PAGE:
Winemaking yeasts

Vinification yeasts, also known as oenological yeasts, are the agents of alcoholic fermentation. These micro-organisms transform the sugars in the grape must into carbon dioxide and ethanol, the scientific name for alcohol.

What is yeast?

Yeast is a living micro-organism - a microscopic, single-celled fungus - used mainly for :

  • fermentation of beer or wine,
  • to make bread rise,
  • pastry-making,
  • other fermented products.

What are winemaking yeasts used for?

Yeast triggers the natural biochemical process of fermentation, the transformation of sugar into alcohol.

Why are wine yeasts so important? Vinification yeast play a crucial role in the production of wine. Without them, alcoholic fermentation is impossible, and therefore wine is impossible. Secondly, these yeasts give wines their personality and influence their character traits. . Fruity white wines, full-bodied reds, varietal aromas, fruity rosés - they owe much of their excellence to yeast.

What yeasts are used to make wine?

For the alcoholic fermentation of grapes and the production of wine, we find mainly one species: Saccharomyces cerevisiae. This winemaking yeast is naturally present in grape must and bloom, soil and vine stocks.

The Saccharomyces cerevisiae family is valued in viticulture because :

  • It presents a good resistance to ethanol,
  • it resists and thrives in a wide range of conditions.

The choice of yeast used in winemaking depends on the fermentation process selected by the winemaker. In France, a distinction is made between guided fermentation (with the addition of yeast to the grape must) and spontaneous alcoholic fermentation (using only the indigenous yeasts naturally present).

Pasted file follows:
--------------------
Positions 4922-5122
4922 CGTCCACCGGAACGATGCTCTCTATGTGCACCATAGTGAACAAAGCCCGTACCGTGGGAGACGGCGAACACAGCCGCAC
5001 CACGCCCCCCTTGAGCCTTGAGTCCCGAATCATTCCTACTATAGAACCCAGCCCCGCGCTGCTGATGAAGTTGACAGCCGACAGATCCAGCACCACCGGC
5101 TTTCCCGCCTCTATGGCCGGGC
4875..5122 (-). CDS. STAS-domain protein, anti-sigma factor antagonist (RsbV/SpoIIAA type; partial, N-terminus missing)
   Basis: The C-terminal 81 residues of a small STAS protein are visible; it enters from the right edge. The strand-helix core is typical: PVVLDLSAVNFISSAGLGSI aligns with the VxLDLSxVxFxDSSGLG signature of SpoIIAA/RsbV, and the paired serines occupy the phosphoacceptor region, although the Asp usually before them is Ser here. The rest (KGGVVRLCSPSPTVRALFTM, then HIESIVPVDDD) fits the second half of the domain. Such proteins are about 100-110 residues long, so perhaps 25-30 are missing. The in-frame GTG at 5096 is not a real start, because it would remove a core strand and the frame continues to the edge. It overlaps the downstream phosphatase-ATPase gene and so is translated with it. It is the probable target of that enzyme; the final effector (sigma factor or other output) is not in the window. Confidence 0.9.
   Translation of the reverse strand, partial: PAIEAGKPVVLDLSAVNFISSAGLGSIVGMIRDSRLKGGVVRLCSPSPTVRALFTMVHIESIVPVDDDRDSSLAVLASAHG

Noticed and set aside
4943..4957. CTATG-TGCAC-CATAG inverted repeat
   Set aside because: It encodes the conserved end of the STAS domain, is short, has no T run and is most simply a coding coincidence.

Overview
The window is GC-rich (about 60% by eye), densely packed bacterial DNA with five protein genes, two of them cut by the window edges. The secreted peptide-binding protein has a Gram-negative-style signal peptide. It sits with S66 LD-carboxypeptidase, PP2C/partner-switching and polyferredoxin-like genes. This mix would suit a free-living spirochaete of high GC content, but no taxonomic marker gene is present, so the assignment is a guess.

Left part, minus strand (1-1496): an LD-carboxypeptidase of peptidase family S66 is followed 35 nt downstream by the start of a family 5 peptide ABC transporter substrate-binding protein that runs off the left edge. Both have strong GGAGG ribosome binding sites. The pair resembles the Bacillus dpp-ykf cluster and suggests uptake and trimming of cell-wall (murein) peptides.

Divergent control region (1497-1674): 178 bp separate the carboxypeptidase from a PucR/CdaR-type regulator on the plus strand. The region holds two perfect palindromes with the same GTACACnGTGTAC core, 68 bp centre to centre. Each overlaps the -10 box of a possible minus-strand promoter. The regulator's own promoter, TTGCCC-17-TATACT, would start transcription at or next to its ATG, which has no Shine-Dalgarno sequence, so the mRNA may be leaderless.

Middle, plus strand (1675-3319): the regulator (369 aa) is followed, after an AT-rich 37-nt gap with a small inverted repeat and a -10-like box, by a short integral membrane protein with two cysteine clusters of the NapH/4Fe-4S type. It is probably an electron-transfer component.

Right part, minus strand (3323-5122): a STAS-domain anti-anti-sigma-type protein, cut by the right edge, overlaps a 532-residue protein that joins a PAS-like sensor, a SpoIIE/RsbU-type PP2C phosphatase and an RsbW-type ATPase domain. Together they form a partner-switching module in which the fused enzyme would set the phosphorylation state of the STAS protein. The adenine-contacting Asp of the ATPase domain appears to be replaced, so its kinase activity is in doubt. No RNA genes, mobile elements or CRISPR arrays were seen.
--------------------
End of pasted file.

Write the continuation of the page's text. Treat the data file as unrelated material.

Then there are the different winemaking yeasts. Each has its own properties and uses. That's why we choose yeasts adapted to white, red and rosé wines, to obtain precise, organic aromas. Some yeasts are used for rapid start-up of fermentation - known as starter yeast - while others are used for resumption of fermentation or for setting the foam.

Not all yeasts, even indigenous ones, are good for wine; some degrade the wine's characteristics and aromas.

What does "indigenous yeasts" mean?

The term "indigenous yeasts" is used to designate yeasts naturally present in grape must, soil, vines and the environment.. Indigenous yeasts trigger fermentation, but their ability to transform sugar into alcohol is limited by their sensitivity to ethanol. They are therefore used at the start of fermentation. It is also indigenous yeasts that give wines their unique signature and excellence, the expression of their terroir.

Depending on the winemaker's choice, these indigenous yeasts are often supplemented in the vat with another strain of yeast. These are known as « "selected" or "exogenous" yeasts".. They are used to accelerate fermentation, or to modify the wine's properties (texture, aromas, character, etc.). These selected yeasts are generally packaged as active dry yeast (ADY).